rrdopts         Use the rrdopts option to specify custom RRD graphing
                  options. These can be specified for all graphs using
                  rrdopts, or per-service using the rrdoptsfile.

  lineformat      Use lineformat to control the line thickness and line
                  color for individual data sources. The alpha channel is
                  respected if a recent version of rrdtool is installed.

  plotas, plotasLINE1, plotasLINE2, plotasLINE3, plotasAREA, plotasTICK
                  Use plotas to control the line thickness/style for
                  individual data sources.

  stack           Create stacked area graphs using the stack directive for
                  individual data sources, the STACK directive in
                  lineformat, or by adjusting the alpha channel in specified

  Some services emit multiple data sources with big differences in
  magnitude. Others emit data with different units. In such cases, split the
  data into seperate graphs by specifying one or more data sources. For
  example, for the NTP service, jitter and offset are typically in the same
  range, while stratum is orders of magnitude larger. So we specify two
  different graphs:


  This assumes that jitter, offset, and stratum are all stored in a single
  RRD file using a map entry such as:

      /output:NTP.*Offset ([-.0-9]+).*jitter ([-.0-9]+).*stratum (\d+)/
      and push @s, [ 'ntp',
                     [ 'offset',  GAUGE, $1      ],
                     [ 'jitter',  GAUGE, $2/1000 ],
                     [ 'stratum', GAUGE, $3+1    ] ];

  Data are identified by host, service, database, and data source. It is
  possible to graph all sources from a single database, a single source from
  a database, selected sources from a single database, or selected sources
  from multiple databases. In each case, the host and service must match.
  For example:


  These options apply to showgraph.cgi, show.cgi, and showservice.cgi and in
  the configuration files hostdb.conf, groupdb.conf, and datasetdb.conf.

  Use URLs as canned queries. For example, define a 'temperatures' group in
  the groupdb.conf file that combines temperature data from multiple hosts
  and service types, then create a link to that group:


  See the configuration files for more options and examples.

Adding Service Types

  Service types are added by creating rules in the 'map' file. The map file
  determines how data from Nagios will be stored. Each rule determines how
  output and performance data should be recorded.

  The map file contains regular expressions to identify service types and
  define content in RRD files. All entries are written in perl, so editing,
  adding or deleting entries requires some perl programming knowledge.
  Knowledge of RRD is also helpful.

  There has to be one entry for each type of service. The map file included
  with nagiosgraph has several examples for cpu, memory, disk, network etc.
  Most examples identify data from either Nagios output or Nagios perfdata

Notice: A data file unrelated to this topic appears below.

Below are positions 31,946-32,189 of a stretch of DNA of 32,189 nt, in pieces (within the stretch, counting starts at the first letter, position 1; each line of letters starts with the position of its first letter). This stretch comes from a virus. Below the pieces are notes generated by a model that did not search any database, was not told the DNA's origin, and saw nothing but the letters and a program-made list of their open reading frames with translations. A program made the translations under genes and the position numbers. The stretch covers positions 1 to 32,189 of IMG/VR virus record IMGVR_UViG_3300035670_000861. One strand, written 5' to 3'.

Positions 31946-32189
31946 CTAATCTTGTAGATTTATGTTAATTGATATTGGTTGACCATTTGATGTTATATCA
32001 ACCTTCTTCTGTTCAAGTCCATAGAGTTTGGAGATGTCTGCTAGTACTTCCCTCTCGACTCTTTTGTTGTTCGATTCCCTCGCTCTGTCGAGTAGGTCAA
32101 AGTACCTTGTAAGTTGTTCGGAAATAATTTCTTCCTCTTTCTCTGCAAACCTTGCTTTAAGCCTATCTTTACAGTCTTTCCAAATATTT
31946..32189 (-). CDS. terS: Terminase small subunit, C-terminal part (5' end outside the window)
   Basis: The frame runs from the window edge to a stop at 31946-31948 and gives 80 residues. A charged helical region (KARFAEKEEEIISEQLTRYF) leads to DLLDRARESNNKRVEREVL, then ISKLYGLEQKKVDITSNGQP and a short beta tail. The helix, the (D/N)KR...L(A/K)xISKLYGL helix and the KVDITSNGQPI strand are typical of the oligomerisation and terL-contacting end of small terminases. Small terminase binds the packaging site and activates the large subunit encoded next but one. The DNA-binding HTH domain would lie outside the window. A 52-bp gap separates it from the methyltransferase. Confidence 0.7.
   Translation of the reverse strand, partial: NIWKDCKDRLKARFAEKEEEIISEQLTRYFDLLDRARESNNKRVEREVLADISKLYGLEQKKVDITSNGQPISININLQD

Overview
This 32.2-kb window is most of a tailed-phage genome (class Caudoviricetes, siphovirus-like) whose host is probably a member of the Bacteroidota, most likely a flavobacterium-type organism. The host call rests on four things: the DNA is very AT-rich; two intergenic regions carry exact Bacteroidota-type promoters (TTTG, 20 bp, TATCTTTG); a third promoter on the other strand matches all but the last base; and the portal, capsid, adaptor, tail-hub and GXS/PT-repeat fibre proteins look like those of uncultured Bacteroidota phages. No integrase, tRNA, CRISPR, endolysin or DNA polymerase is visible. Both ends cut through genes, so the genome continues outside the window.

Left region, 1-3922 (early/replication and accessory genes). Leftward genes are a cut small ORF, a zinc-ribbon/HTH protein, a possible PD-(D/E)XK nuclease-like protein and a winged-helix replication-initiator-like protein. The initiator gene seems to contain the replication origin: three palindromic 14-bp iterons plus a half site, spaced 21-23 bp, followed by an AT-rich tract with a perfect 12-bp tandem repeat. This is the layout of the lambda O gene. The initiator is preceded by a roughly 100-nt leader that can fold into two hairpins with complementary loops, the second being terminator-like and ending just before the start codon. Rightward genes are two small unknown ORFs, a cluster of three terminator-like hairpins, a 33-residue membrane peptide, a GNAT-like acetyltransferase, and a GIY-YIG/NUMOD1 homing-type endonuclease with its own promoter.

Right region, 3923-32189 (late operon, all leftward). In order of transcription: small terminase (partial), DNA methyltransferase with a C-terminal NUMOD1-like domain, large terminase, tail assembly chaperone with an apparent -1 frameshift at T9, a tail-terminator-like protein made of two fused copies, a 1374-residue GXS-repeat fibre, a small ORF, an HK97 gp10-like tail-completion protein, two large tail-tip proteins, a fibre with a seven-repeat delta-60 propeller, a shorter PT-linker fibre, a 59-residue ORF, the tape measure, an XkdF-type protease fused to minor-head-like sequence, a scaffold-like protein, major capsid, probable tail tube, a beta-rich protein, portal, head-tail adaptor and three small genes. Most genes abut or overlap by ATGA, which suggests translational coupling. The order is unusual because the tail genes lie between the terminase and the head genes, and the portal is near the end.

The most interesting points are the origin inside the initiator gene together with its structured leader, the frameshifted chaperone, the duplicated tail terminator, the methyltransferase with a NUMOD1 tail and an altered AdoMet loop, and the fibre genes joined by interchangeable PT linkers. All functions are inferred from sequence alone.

then define a number of RRD data sources. There is also a generic rule
  that will capture output from any plugin that adheres to the Nagios
  standards for plugin performance data. receives data from Nagios. It formats data into a string
  consisting of four lines of text. This string might look like this:

      output:PING OK - Packet loss = 0%, RTA = 0.00 ms

  Or like this:

      servicedesc:CPU Load 
      output:OK - load average: 0.06, 0.12, 0.10
      perfdata:load1=0;15;30;0 load5=0;10;25;0 load15=0;5;20;0

  The official perfdata format is a space-delimited list of qualified
  name-value pairs with this format:


  where units is one of:

                       - unitless
               s,us,ms - time
                     % - percentage
      B,KB,MB,GB,TB,PB - bytes
                     c - counter

  However, the perfdata is not always set, and the format of perfdata varies
  a great deal from plugin to plugin. So depending on type of service, the
  most useful data can be in either the output or perfdata line.

  For the ping example above, data can be extracted from the output line
  with a regular expression like this:


  In this case, two values are extracted and available in $1 and $2. We can
  then create a data structure describing the content of the database. The
  general format is

      [ db-name,
        [ DS-name, TYPE, DS-value ],
        [ DS-name, TYPE, DS-value ],

  Where DS name is the name that will be assigned to a line showing on RRD
  graphs. Each DS name must be no longer than 19 characters and must contain
  only the characters A-Z, a-z, 0-9, or underscore. TYPE is either GAUGE or
  DERIVE. the DS value is the data extracted in the regular expression. The
  DS value can be an expression, for example to normalize to SI units.

  Each database definition must be added to the @s array.

  So the complete code to define and insert into an RRD file for the PING
  example above, becomes:

      and push @s, [ ping,
                    [ losspct, GAUGE, $1      ],
                    [ rta,     GAUGE, $2/1000 ] ];

  In this case the database name is called 'ping' and the DS-names stored
  are losspct and rta. The Nagios output reports round trip time in
  milliseconds, so the value is divided by 1000 to convert to seconds. The
  type for each DS is GAUGE.

  Be careful about the database names and DS names. In the code example
  above the names are barewords, which only works as long as the don't
  conflict with perl functions or subroutines. For example the word 'sleep'
  will not work without quoting.

  A safer version of the above example is

      and push @s, [ 'ping',
                    [ 'losspct', 'GAUGE', $1      ],